Trump weighs in on Texas school shooting
Former US president calls for prioritizing safety of America’s children over Ukraine aid, foreign military interventions
Ex-President Donald Trump has responded to Tuesday’s school massacre in Uvalde, Texas, by calling for putting the safety of American children ahead of funding Ukraine’s war effort against Russia and investing in failed nation-building projects overseas.
“If the United States has $40 billion to send to Ukraine, we should be able to do whatever it takes to keep our children safe at home,” Trump said on Friday in a speech at the National Rifle Association (NRA) convention in Houston. “We spent trillions in Iraq, trillions in Afghanistan, we got nothing.
“Before we nation-build the rest of the world, we should be building safe schools for our own children in our own nation.”
Trump was criticized by Democrats for speaking at an event for the nation’s largest gun-rights lobbying group just three days after a gunman killed 19 children and two teachers at Uvalde’s Robb Elementary School. However, he argued that his critics are trying to take advantage of the massacre for political gain without proposing any reforms that would have prevented the tragedy.
“Now is the time to find common ground,” the Florida billionaire said. “Sadly, before the sun had even set on the horrible day of tragedy we witnessed, a now familiar parade of politicians seeking to exploit the tears of sobbing families to increase their own power and take away our constitutional rights.”
Trump argued that his successor, President Joe Biden, and other Democrats had “shamefully” tried to score political points by falsely suggesting that Republicans are “OK with letting school shootings happen.” He added, “This rhetoric is highly divisive and dangerous and, most importantly, it’s wrong. It has no place in our politics.”
Biden also spun the Texas murders by blaming supporters of gun rights, Trump said. “Every time a disturbed or a demented person commits such a hideous crime, there’s always a grotesque effort by some in our society to use the suffering of others to advance their own extreme political agenda. Even more repulsive is their rush to shift blame away from the villains who commit acts of mass violence and to place that blame onto the shoulders of millions of peaceful, law-abiding citizens who belong to organizations such as our wonderful NRA.”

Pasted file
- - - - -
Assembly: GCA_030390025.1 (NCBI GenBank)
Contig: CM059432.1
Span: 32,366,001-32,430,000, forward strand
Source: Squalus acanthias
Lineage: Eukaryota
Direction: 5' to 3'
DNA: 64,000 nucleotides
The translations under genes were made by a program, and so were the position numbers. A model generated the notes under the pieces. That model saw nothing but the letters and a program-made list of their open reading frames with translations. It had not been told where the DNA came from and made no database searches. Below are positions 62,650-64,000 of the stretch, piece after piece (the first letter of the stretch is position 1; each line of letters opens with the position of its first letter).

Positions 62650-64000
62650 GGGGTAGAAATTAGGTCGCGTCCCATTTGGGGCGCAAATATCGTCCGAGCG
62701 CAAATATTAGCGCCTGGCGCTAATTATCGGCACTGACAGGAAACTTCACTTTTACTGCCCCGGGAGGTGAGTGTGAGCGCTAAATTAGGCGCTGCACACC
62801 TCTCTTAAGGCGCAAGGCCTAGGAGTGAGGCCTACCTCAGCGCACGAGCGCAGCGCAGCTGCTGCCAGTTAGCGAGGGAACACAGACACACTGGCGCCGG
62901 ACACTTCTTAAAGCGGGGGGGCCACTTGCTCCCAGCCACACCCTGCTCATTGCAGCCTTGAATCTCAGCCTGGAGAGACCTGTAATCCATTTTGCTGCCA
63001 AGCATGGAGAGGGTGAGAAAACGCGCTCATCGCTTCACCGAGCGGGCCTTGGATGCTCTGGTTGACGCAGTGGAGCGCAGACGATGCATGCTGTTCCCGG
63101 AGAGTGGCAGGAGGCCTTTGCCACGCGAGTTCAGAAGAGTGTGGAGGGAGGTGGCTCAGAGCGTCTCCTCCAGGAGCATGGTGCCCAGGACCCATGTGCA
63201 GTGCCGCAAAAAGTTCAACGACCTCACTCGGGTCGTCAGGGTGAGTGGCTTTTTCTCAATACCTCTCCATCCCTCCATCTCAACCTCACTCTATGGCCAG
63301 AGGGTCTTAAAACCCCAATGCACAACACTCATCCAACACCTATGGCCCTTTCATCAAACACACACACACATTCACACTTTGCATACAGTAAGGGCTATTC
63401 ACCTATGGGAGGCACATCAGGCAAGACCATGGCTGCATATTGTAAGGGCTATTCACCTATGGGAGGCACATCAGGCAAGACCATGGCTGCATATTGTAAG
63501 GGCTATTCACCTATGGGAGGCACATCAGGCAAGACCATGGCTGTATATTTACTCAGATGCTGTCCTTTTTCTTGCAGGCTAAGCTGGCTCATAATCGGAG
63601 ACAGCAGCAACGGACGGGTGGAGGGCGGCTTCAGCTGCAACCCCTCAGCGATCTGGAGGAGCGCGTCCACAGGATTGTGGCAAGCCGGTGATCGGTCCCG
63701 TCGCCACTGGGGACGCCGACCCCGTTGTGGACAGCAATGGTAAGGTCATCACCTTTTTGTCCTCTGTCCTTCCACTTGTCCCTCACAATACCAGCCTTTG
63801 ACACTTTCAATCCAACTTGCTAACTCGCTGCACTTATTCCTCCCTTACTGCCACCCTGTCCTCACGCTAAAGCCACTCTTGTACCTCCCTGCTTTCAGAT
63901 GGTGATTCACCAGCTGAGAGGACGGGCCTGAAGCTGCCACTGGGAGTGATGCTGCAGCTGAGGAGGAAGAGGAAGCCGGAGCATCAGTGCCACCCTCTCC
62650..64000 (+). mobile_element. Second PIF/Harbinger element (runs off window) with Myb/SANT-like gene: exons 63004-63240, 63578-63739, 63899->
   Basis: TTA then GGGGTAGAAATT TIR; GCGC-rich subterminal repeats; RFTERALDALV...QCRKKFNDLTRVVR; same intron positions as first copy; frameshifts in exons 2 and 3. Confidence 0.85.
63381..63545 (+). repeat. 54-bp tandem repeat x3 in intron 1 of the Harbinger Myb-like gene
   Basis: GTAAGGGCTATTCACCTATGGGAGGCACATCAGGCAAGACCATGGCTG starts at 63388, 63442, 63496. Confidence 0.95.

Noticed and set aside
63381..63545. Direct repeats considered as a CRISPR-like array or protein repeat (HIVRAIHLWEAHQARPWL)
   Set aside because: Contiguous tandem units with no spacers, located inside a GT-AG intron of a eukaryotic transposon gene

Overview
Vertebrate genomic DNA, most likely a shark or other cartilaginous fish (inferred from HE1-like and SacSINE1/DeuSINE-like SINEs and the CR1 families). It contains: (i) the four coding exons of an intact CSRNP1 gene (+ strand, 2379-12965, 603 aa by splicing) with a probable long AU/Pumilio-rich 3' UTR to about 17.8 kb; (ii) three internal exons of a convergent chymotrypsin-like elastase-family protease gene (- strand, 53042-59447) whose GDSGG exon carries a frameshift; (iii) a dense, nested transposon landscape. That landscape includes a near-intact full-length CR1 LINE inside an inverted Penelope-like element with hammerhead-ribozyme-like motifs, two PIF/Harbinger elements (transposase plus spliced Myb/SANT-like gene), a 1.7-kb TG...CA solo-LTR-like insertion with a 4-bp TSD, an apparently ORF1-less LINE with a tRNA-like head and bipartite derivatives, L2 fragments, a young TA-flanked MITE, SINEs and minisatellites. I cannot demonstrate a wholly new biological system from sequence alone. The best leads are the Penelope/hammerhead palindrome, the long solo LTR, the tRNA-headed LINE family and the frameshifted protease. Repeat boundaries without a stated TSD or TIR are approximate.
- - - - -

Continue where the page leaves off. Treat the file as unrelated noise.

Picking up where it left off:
Trump called the Uvalde shooting a “savage and barbaric atrocity that shocks the conscience of every single American.” He read out the names of each victim during what he called “a beautiful moment of silence for something that should never have even been thought about, let alone happened.”
Ever since the Columbine High School shooting – a 1999 massacre in Colorado that left 13 people dead – America has been afflicted by “a contagion of school shootings carried out by deeply evil, violent and mentally disturbed young men,” Trump said. He called for steps that would actually help prevent such violence, such as strengthening mental health services and responding effectively to the red flags that are typically raised before mass shootings.
“We need to drastically change our approach to mental health,” Trump said. “There are always so many warning signs. Almost all of these disfigured minds share the same profile.”
Trump saved his harshest words for the Uvalde shooter, who was identified as 18-year-old Salvador Ramos and who was killed by police on Tuesday. “The monster who committed this crime is pure evil, pure cruelty, pure hatred, absolute pure hatred. And while those he slaughtered are now with God in Heaven, he will be eternally damned to burn in the fires of hell.”